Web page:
Take a step forward. Now take a step back.
In a lot of ways, Sam and Max: The Devil's Playhouse is the best use of Telltale's adventure engine yet. It's certainly the most creative, featuring smart, unique designs to each episode that don't feature the same recycled environments time after time. The new gimmick of Max having psychic powers (through the use of children's toys) also leads to some genuinely brilliant and hilarious moments. But the control scheme, as adapted from Tales of Monkey Island, is definitely not a step forward for Telltale, and in the end, winds up detracting from what would otherwise be one hell of a fine adventure game.
This time around, Sam and Max must take on Egyptian curses, space apes, and various other challenges as they wind their way through the mean streets and do a little detective work. The changes in atmosphere breathe new life into the series, completely ridding the game of the feeling of sameness that's plagued the other episodes. You'll still recognize some of the places and characters, but these are usually the minority, and new camera angles and designs have really made them feel mostly different. The new environments are flavorful and widely varied.
Max's new psychic powers create for a more robust adventure game. You're no longer just picking up items and using them on random objects to get results. There is still that element, of course, but now it's supplemented with some shape changing (I'm a bazooka, Sam!), teleportation, and visions of the future. The visions of the future are particularly useful, as they can provide little snippets of what you'll need to do as well as provide the occasional essential conversational clue.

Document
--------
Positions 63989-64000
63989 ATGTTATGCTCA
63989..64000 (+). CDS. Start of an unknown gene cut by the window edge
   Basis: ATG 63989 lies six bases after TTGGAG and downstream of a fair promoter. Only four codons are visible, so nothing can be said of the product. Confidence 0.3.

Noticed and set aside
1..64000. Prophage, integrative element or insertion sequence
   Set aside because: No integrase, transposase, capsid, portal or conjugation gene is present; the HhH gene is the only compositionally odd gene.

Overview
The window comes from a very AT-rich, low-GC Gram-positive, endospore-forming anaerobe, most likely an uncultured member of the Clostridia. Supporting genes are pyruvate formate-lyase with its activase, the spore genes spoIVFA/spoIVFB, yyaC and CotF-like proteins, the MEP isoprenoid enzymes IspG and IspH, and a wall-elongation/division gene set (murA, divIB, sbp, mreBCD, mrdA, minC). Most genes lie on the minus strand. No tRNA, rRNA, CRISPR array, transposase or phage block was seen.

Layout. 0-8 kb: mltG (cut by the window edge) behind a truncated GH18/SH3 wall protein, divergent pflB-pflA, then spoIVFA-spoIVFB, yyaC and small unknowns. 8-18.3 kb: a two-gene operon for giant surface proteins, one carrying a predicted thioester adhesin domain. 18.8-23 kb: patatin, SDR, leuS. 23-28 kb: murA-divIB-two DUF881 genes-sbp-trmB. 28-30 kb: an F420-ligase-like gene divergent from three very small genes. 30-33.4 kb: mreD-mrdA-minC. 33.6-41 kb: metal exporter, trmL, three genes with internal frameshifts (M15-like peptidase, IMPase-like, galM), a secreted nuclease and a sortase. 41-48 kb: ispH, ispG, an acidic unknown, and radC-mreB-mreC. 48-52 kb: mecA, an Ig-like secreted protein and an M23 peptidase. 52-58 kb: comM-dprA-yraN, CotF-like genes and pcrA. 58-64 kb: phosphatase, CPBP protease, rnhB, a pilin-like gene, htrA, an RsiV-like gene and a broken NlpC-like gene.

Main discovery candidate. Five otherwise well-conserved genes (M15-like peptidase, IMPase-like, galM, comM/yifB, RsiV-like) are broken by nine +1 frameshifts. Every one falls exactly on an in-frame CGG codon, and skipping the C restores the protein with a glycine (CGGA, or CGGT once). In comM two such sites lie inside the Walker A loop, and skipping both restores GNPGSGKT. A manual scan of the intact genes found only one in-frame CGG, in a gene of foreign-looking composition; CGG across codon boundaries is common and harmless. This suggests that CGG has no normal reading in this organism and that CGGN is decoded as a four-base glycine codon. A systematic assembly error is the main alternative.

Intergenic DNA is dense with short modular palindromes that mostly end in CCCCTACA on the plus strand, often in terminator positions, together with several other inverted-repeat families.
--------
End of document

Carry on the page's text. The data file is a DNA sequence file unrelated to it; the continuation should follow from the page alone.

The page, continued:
All this is great. But it's hampered in part by a bad control scheme. Instead of single clicking on a point to walk to, you must click and drag the mouse in the direction you want Sam to walk. This sounds pretty minor, but combined with the new shifting camera angles (a la Resident Evil), it can be severely annoying at times. Point and clicking would have served the new environments better, and would have left me feeling like I wasn't missing something due to the way or direction I was walking or running.
That said, this is still Telltale. Sam and Max's episodic adventures are pretty freaking hilarious, and there's a wit to the writing that anyone should be able to appreciate. The new graphical upgrades won't tax your computer overly much, and the gameplay updates are (mostly) very smart and add a lot of fresh ideas. If you've been on the fence about this series, this is a good place to jump in, or you can go back and enjoy the rest of the great games that Telltale has released in the Sam and Max series.